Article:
295319305_d734d37e92What can this disorder do to the mind and emotions? Depression, anxiety, shame, and self-hatred are only a few things. You may isolate yourself because you don’t want to talk about what you’re going through. You need love and friendship, but you push those aside for the fridge. When you’re focused on food, you cannot look at the things that make life worth living. Your joy in life disappears.

The bingeing/compensating runaway eater binges and THEN compensates for the binge by fasting, vomiting, laxatives, or exercise. This keeps their weight at average to slightly above average.

She’s also afraid of getting fat. She defines her self by her appearance. Not only that, she may find it hard to stick to a diet, and end up bingeing to relieve the stress. After she does so, she panics and think about the food turning into fat.

Here are some things the writers say she might to do compensate:

  • Extremely restrictive diet
  • Fast/starve
  • Throwing up
  • Abuse laxatives, diuretics, or other unhealthy methods to rid their body of food.
  • Excessive exercise

This category also includes those who purge/compensate without even bingeing.

But what’s the difference between this condition and bulimia. Both include a dissatisfaction with how things are with a desire to regain control. Both binge, then purge. The difference is n the frequency and duration. The clinically defined bulimic demonstrates such behavior at an average of at least two times a week for at least three months. The runaway eater does so less often.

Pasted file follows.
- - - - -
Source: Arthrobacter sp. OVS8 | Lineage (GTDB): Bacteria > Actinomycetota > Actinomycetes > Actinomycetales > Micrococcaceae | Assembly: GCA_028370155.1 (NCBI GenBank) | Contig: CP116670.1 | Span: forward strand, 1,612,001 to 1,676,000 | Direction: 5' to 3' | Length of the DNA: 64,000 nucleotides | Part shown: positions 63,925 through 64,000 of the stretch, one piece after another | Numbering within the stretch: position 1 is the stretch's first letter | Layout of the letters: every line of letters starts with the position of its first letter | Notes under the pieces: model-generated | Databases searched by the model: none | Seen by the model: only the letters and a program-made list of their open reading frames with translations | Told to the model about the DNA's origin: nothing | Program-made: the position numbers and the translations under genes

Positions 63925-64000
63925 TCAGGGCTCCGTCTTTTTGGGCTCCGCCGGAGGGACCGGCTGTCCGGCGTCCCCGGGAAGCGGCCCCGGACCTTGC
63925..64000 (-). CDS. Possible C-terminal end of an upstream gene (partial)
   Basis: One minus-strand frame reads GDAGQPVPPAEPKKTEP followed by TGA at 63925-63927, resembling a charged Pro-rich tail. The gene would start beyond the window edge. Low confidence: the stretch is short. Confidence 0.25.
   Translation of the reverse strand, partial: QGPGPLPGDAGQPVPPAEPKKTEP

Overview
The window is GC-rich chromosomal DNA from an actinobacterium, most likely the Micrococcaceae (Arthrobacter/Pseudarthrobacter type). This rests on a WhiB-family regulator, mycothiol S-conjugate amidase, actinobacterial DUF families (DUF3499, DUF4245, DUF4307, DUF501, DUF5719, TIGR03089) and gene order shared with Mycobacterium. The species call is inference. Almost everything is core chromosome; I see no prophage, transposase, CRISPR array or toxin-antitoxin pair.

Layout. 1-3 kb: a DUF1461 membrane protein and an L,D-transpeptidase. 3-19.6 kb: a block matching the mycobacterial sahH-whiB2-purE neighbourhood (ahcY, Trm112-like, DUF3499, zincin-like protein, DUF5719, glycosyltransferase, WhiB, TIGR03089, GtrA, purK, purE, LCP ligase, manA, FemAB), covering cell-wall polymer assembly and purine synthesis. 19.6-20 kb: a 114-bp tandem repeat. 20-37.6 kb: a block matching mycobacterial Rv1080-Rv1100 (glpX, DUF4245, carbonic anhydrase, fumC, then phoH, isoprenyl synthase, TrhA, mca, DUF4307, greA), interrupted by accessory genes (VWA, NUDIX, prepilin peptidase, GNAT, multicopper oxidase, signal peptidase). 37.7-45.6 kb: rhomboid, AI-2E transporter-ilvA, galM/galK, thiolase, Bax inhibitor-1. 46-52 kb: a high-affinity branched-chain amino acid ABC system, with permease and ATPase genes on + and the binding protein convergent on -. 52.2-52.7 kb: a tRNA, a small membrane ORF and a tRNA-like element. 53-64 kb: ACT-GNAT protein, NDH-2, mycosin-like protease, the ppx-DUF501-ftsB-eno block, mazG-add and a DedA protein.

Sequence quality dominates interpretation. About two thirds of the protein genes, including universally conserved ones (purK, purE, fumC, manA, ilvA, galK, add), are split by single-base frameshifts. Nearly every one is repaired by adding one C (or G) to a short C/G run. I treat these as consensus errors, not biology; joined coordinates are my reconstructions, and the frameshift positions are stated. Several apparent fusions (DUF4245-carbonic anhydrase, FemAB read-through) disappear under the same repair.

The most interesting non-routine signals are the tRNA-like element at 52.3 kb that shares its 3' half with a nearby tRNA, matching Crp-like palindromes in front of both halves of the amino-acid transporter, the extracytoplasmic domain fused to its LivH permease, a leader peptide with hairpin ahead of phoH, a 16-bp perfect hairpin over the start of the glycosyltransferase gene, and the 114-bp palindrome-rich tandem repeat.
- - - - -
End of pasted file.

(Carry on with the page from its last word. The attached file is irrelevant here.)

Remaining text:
How does purging affect weight? It’s ineffective, at most. Restrictive dieting causes metabolism to slow down, making it harder to burn calories. Vomiting doesn’t empty the stomach completely. A lot of what was already eaten is digested. Laxatives work in the rectum or large intestine after calories have already been absorbed. As a result, those with the disorder are not excessively thin; they’re average or slightly above average.

3439892989_d08eeb9011What about excessive exercise? How do you know if you’re doing too much? If you’re exercising more than one hour a day to avoid weight gain, if you get mad at yourself for missing one day of exercise, if you exercise even though you’re injured or exhausted, then you may have this. It’s a common syndrome for those who have undiagnosed eating disorders.

The authors write that at least 75% of people in each category of eating disorder use exercise to try to avoid gaining weight.

There’s underlying issues of control, power, or self-esteem, continues the authors.

I know a woman who tries to exercise to keep the weight off. If she misses a day, she gets unhappy with herself. Her husband once broke a chair at our Christmas Eve party. The chair was already very weak form years and years of heavy butts sitting on it, and he was an average, rather muscular guy. When he sat on it, it cracked. He felt really bad. I heard from his wife that on Christmas day, he called the gym to see if they were open. He wanted to exercise the fat off or something of the sort. Of course they were not. Gyms typically aren’t open on Christmas. Poor guy.